Why is leaf shape important to plants?

 

shape-variation

A range of oak leaf shapes suited for different environments (Bridget Mc Dermott)

Plants have different shaped leaves to cope with different environmental conditions. But  many plants change the shape of their leaves over time and space! Why?

 

 

Have you ever wondered why the shape of leaves are so different among plants? Some can be simple ellipses, some long and thin, some short and broad, and some with deep dissections or lobes.

The shape of leaves is largely a consequence of the anatomical and physiological adaptations that plants employ to cope with their environments, and is part of the natural inventory of plant biodiversity. Long leaves help with temperature regulation and are good for hot conditions, thin leaves help prevent water loss and are good for dry conditions, and large, broad leaves which can harvest lots of light are good for life in gloomy conditions, such as the rainforest understory.

The shape of leaves can also change. If it is a long term change, it is referred to as adaptation; if the change is short term, it is referred to as plasticity. Being able to vary the shape of your leaves is important, as it allows you to expand your range into new areas or cope with changing environments.

Since the shape of a plants’ leaves is linked with environment, measuring leaf shape variation can also allow us to predict the success of a species under future climates and their suitability for planting and revegetation in different environmental conditions.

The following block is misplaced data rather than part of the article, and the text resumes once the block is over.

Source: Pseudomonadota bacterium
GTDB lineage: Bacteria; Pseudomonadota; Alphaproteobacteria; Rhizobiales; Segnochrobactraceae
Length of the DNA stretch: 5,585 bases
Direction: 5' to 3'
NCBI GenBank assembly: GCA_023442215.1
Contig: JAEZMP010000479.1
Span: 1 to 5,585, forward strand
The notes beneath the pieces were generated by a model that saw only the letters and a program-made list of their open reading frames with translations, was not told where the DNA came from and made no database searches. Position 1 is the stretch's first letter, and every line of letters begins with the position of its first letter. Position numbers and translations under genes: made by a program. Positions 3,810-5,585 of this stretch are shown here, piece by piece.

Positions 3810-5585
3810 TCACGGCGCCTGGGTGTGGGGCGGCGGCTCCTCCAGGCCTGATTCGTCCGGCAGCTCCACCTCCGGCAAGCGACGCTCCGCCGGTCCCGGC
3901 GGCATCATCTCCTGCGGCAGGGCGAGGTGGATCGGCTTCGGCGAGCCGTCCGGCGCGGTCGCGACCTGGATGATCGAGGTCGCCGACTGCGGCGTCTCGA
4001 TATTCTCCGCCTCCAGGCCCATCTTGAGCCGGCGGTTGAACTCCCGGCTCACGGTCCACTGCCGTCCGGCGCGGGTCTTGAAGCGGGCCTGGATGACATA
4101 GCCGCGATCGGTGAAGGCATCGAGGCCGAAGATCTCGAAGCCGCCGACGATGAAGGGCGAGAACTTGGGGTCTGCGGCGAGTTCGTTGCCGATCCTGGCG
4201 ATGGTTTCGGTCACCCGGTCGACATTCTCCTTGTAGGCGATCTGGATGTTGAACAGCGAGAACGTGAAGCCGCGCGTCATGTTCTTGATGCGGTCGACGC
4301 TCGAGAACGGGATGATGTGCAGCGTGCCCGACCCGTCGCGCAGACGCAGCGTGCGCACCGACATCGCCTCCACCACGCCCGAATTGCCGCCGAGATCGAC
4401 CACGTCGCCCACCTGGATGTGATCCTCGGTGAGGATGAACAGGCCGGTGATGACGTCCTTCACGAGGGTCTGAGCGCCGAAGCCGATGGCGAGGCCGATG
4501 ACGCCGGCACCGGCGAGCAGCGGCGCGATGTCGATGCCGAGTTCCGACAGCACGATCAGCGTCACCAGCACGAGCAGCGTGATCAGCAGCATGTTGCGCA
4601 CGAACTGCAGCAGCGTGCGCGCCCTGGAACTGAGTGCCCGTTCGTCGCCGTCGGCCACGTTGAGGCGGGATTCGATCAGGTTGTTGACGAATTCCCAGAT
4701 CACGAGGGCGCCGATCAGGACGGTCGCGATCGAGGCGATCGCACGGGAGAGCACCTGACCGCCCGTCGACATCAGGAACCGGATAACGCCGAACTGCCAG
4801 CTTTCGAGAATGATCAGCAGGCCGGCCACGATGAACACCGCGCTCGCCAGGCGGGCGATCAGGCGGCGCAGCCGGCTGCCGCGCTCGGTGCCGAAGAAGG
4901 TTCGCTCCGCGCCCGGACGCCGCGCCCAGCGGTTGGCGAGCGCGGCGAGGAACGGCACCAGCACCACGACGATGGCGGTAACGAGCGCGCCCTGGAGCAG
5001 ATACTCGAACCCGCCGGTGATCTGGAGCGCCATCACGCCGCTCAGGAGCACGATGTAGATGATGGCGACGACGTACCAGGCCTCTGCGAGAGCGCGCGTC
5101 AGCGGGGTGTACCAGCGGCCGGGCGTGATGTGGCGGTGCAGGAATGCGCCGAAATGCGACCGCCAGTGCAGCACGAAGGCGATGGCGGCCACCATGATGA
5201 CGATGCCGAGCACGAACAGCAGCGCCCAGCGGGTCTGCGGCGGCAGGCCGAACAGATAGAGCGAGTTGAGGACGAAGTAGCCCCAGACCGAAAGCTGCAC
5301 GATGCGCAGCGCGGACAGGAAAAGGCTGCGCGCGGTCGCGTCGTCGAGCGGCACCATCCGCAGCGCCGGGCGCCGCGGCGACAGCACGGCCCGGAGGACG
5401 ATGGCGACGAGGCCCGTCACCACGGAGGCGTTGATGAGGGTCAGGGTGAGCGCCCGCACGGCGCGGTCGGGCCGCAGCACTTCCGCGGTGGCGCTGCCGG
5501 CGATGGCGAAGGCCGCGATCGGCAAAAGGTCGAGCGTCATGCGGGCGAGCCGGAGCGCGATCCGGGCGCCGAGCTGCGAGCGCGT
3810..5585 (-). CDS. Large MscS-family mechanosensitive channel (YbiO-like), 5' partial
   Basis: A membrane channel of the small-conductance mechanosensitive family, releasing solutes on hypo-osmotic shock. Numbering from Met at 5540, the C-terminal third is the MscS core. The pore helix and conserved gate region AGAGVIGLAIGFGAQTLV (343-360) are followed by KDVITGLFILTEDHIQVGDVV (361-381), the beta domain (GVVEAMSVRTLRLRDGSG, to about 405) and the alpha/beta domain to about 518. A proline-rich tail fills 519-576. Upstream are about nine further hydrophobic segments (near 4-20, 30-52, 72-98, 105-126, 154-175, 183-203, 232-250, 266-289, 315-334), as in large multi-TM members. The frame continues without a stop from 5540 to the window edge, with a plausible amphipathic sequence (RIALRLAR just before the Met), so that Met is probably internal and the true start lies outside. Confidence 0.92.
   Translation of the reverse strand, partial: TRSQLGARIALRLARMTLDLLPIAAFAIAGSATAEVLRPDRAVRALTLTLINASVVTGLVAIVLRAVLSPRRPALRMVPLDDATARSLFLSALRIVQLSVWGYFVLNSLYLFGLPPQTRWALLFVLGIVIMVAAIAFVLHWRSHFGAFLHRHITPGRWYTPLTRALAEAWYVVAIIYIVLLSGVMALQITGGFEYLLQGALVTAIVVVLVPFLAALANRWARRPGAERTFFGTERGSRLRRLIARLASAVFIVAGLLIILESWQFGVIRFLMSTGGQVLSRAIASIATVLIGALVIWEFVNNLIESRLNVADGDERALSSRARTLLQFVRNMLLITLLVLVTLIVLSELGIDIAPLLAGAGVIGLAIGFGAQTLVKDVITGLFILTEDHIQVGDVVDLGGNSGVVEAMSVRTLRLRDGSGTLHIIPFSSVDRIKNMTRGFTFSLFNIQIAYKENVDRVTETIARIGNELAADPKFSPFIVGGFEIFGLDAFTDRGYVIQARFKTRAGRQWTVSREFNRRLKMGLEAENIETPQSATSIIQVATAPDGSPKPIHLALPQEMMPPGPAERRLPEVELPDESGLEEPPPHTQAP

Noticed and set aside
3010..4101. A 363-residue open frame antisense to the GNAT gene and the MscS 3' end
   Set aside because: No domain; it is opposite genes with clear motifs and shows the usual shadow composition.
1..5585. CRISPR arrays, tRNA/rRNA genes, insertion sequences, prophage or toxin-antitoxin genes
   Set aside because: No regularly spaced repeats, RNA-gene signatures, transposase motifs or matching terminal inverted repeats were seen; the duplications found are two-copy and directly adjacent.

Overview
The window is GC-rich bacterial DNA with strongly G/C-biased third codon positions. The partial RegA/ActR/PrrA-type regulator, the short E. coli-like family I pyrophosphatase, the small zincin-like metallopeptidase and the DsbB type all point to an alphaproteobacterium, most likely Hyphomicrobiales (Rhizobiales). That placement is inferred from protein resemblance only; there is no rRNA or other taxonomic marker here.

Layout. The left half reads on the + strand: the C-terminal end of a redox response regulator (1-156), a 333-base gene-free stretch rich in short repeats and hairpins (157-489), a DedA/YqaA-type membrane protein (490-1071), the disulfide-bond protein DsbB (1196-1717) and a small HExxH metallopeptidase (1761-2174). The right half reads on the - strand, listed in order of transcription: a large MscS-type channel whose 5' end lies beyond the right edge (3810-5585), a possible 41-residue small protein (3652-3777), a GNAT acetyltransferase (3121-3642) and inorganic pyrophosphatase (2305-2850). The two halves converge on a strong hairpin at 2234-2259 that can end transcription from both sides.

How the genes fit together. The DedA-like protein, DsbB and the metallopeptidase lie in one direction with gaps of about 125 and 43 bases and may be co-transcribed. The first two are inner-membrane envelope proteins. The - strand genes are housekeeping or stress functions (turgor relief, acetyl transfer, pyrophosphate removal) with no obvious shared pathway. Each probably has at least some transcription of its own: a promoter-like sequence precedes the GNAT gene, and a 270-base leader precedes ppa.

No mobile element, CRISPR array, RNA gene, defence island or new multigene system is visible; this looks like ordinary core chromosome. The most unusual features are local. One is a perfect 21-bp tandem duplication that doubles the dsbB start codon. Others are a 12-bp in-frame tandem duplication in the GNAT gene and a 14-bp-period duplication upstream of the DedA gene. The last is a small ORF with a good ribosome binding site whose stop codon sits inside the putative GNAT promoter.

A good example of important leaf shape variation has been observed in the narrow leaved hop bush, Dodonaea viscosa. As noted in a previous blog, leaves of the hop bush have got narrower over time in response to a warmer, dryer climate.

Scientists interested in how plants grow use two measures to assess the adaptive potential, likely survival and competitive ability of an individual from its leaves; leaf area – which appears to be related to the efficiency of growth,  and the ratio of the area of a leaf to its weight (termed specific leaf area) – which is related to the efficiency of its use of resources.

In a recent study, both characters were measured on narrow leaf hop bushes across more than 100 populations sampled along a 1,000 km linear transect from the Northern Territory to South Australia. Along this transect, leaf area increased by more than 10 times and the specific leaf area of plants more than doubled. These changes were correlated with increasing rainfall, decreasing temperature and changes in soils. This level of variation is considerable and in part explains why the hop bush is able to grow across such a very broad range of environmental variation.